A series of Royal Decrees on wine were issued during the 18th and 19th centuries, focussing on ad hoc issues which arose due to new tendencies at home and abroad and often dealing more with maverick suppliers than any concern with comprehensive regulation. Gradually though, concern shifted from issues related to supply towards the need to regulate quality, especially for foreign markets. During the 1920s serious attempts were made to formulate some kind of classification along the lines of the French appellation system. Following the establishment of the Rioja as the first Spanish denominación in 1925, the Estatuto de Vino of 1932 coincided with national and international recognition of the sherry-producing region of Jerez.
Despite being thorough and wide-ranging, the Estatuto was quickly overwhelmed by technological advances in agriculture. By the time the EEC became influential in this area it was clear that the law would require fundamental re-drafting. A new Estatuto, the Ley del Vino y de los Alcoholes (25/1970) came into place in December 1970 but was again undermined, this time by two important events: the new Spanish Constitution (inaugurated in 1978) that restated geographical considerations with the Estado de las Autonomias, and Spain's pending membership of the European Community (1986) that brought about a rapid classification of all Spanish produce in line with other member states.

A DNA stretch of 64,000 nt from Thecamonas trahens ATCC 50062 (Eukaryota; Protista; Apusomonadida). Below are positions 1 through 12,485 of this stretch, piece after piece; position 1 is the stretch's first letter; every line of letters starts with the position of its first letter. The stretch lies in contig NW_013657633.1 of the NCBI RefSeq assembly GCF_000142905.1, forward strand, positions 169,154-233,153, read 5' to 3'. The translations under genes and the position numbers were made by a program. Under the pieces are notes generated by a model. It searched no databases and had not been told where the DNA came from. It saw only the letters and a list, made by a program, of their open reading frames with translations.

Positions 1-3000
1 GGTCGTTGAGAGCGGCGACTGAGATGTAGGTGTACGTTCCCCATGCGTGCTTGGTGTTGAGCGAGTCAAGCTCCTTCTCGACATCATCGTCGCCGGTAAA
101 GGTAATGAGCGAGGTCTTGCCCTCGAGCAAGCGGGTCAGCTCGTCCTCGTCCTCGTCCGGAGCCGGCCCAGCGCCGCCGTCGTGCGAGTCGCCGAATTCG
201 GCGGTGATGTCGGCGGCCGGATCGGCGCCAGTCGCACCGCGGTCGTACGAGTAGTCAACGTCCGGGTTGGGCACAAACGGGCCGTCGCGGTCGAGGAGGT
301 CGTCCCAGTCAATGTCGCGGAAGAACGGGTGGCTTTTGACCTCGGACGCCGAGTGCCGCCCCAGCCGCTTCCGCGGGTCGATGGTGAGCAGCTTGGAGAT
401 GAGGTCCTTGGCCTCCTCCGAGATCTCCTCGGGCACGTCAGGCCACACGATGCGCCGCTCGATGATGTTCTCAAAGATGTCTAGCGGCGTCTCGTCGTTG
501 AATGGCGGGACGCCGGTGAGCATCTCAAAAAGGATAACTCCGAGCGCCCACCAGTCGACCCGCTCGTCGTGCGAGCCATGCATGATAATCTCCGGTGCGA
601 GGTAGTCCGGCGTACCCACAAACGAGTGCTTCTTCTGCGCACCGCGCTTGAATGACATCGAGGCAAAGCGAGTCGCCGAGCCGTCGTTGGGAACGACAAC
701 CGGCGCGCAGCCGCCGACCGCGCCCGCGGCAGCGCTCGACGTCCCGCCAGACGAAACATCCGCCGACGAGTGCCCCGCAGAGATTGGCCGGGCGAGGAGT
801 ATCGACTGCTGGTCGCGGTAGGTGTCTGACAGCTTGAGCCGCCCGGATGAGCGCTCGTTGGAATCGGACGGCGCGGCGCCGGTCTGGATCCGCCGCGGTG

Finally, in March 1996, the Spanish government unveiled its own multi-tier sub-classifications, consistent with EU regulation but more pertinent to Spanish agriculture. Hence, for example, the EU's Quality Wines Produced in Specified Regions (QWPSR) covers all Spanish wines graded above the basic Vino de Mesa (table wine), within which the Spanish Denominación de Origen forms a subset. This has coincided with a rise in the perceived quality of Spanish produce generally and has been widely acclaimed, although some areas, like the super-strict Denominación de Pago, remain controversial and liable to future amendment.
Denominaciones de Origen status can be applied to a wide range of foods and condiments, specifically:
Quality foods may be designated a range of classifications, of which Denominación de Origen is the recognition of superior quality, with identifiable characteristics and specific ingredients, derived from an identifiable and verifiable source. Other classifications, not necessarily mutually exclusive, are as follows, under the general heading of Alimentos de Calidad Diferenciada (Foods of Differentiated Quality):
Denominación de Origen Protegida (DOP, or Protected Denomination of Origin) - An EU designation referring to food products specific to a particular region or town conveying a particular quality or characteristic of the designated area.
Indicación Geográfica Protegida (IGP, or Protected Geographical Indicator) - Similar to DOP but relating to a wider, less specific, geographical region.
Especialidades Tradicionales Garantizadas (ETG, or Traditional Specialty Guaranteed) - Products made using traditional ingredients, recipes or methods.